Commending the Unjust
Grace to you and peace from God our Father, and from our Lord and Savior Jesus Christ. Amen.
At first glance, this is one of the hardest of Jesus’ parables to understand. What is the point of this parable? Are we to model ourselves after the unjust steward, and go cheating our employers so that we can gain benefit from others? Obviously not. The seventh commandment commands us not to steal or defraud. Are we to be wise in the ways of the world, and try and make the church more like a business that operates in the dog-eat-dog categories that we see all around us? Again, obviously not. As Saint Paul wrote in Romans, “Do not be conformed to the world.” So what is Jesus getting at? Let’s recap the story briefly. The steward of the house is accused of wasting the master’s goods. So the master tells him that he is going to fire the steward, and that he has to clear out his accounts. The steward is at a loss. He hadn’t prepared for this. He won’t dig ditches. He’s ashamed to beg. So this unjust steward does the one option left for him: he cheats his master out of money owed him, in order to curry the favor of these other people. One owes 100 measures of oil, so he cuts the bill to eighty. Another owes 100 measures of wheat, and he cuts the bill to fifty. When the master of the house finds out, he can’t help but compliment the steward on his shrewdness. Why? Because he had done the one thing that He could to insure the well being of his future. No matter the risk, this steward was so confident in the mercy of his master that he cheated him.
So why would the master commend that steward? The master commended the unjust steward, because he understood that the most important thing was to insure that he had a future, that he would be taken care of in the long run. What Jesus is saying is that the children of this world understand that you do whatever it takes to insure your future, for that is what finally matters. But the children of light, the Christians, don’t get this basic fact of life. They are deceived and distracted at every turn. Where is your future? Your future is in Jesus Christ as your receive Him in the proclamation of the Word of God and in His Holy Sacraments. That is your future, and the future of your family. This should be your greatest priority, to insure that the Gospel is proclaimed to you and to your family. That is more important than any money, wealth, house or anything else you wish to give your children.
Why is it that we Christians don’t understand this? Think of your own life and your priorities. We spend a fair amount to put a roof over our head and food on the table and clothes on our bodies—necessary things, to be sure. But then, most Americans spend exorbitant amounts of their income on entertainment of some sort. Then if anything is left over, that goes to the church. A dollar here, two dollars there, and somehow this is doing the Lord a great favor. Where is your treasure? The same may be said for time. How much time do you spend teaching your children the Christian faith? I’m not asking about time you spend at church or doing things at church, although I suppose we could ask that. I mean simply teaching your family the faith. Do you pray together? Do you read God’s Word together? Do you teach your family the great hymns of the faith? For most of us, we spend a lot more time watching television that we do teaching and hearing the Word of God. I know that this is a hard message to hear—it’s no easier for me to hear than it is for you to hear. If it’s any consolation, it’s also a hard message to preach. But the question remains: where is the one thing that is needful in your life? Think of our Epistle lesson. The people of Corinth had become complacent. They forgot that they were so dependent on God that they couldn’t make it themselves. They fell prey to temptation. They forgot that the only way of escape is through the blood of Christ.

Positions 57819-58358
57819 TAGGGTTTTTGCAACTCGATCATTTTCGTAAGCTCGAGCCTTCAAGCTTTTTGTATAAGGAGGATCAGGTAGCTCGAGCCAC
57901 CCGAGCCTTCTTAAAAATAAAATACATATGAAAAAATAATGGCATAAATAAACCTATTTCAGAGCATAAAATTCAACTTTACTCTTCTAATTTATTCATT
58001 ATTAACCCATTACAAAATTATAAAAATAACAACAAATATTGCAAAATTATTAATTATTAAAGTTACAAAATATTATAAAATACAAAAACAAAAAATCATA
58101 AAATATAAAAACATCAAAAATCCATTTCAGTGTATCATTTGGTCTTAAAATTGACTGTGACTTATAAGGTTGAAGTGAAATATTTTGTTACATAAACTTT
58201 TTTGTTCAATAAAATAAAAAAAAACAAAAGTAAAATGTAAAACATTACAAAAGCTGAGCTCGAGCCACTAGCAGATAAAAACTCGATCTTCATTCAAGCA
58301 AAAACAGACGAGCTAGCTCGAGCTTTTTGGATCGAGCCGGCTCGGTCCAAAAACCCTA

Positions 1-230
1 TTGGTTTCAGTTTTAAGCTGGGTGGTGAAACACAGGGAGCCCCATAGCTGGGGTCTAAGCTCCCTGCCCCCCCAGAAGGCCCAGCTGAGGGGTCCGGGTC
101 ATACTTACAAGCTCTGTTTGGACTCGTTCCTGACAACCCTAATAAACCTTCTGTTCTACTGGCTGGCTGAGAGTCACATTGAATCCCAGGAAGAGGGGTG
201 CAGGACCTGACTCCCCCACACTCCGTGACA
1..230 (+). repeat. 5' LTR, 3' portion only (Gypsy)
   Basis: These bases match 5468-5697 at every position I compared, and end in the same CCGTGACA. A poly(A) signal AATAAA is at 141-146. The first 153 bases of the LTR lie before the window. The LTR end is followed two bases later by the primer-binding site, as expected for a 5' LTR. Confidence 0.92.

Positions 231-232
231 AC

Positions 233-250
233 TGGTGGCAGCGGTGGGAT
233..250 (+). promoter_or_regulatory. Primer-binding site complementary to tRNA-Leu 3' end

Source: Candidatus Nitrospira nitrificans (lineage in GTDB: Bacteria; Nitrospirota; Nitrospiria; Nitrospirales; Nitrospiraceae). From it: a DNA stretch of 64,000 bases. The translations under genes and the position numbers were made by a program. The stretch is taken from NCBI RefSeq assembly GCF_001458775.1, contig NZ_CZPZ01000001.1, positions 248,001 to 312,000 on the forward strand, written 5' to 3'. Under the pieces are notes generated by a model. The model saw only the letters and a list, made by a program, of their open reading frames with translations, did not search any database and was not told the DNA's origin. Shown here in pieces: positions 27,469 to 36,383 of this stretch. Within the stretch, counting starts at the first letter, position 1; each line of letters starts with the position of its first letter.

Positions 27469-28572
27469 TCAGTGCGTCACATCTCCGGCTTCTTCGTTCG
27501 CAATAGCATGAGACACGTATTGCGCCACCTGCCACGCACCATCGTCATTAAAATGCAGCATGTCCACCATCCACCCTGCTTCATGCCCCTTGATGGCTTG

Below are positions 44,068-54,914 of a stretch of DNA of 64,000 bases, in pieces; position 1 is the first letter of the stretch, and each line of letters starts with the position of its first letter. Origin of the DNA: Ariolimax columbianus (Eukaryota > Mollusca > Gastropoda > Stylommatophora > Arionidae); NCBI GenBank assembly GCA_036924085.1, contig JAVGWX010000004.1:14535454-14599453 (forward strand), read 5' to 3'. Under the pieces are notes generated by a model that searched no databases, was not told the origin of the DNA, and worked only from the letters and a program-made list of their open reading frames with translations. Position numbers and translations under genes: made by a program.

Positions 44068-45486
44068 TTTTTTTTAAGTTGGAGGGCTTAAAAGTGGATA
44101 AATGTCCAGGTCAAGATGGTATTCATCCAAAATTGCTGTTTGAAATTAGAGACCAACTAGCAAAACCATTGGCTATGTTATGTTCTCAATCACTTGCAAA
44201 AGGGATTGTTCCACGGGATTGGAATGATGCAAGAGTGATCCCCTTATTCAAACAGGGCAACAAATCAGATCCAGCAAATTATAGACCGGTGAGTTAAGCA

This draws us back into the Gospel for today. Jesus says, “And I say to you, make friends for yourselves by unrighteous mammon, that when you fail, they may receive you into an everlasting home.” Notice that Jesus doesn’t say if you fail; no, He says when you fail. All things in this life come to an end. As weak, sinful human beings, your lives are frail and seem to fall apart at every turn. Jesus calls you to put your trust in Him, and not in the things of this world. Don’t be so possessive and greedy with the possessions of this world, because they won’t gain you eternity in the end. What was it that made the unjust steward go and cheat his master? The unjust steward believed in and relied on the mercy of his master, because he knew that the master was merciful.
You are that unjust steward. You squander the gifts our heavenly Father gives you left and right. Whether they are the little things, like the possessions of this life, or the big things of forgiveness and salvation, you have tossed these gifts of God aside like they were nothing. But more important than that, you also know that your heavenly Father is the merciful master. His righteous Steward, Jesus, cancels your debt. Even though you don’t deserve it, He brings you into His house and gives you eternal life. Even though you don’t deserve all of the great things He gives you, the Lord still gives them for the sake of Jesus Christ. The Father looks at the cross of His Son, and He honors the canceling of your debt which Jesus accomplished there. You are free!
Just as the unjust steward used the things of this world, oil and wheat, to further His own good, so also your heavenly Father uses the things of this world, water and bread and wine, to bring about the forgiveness of your sins. He gives you a portion of His treasure, an eternal inheritance, an everlasting home. In the name of the Father and of the Son (†) and of the Holy Spirit. Amen.
The peace of God which passes all understanding will keep your hearts and minds in Christ Jesus always. Amen.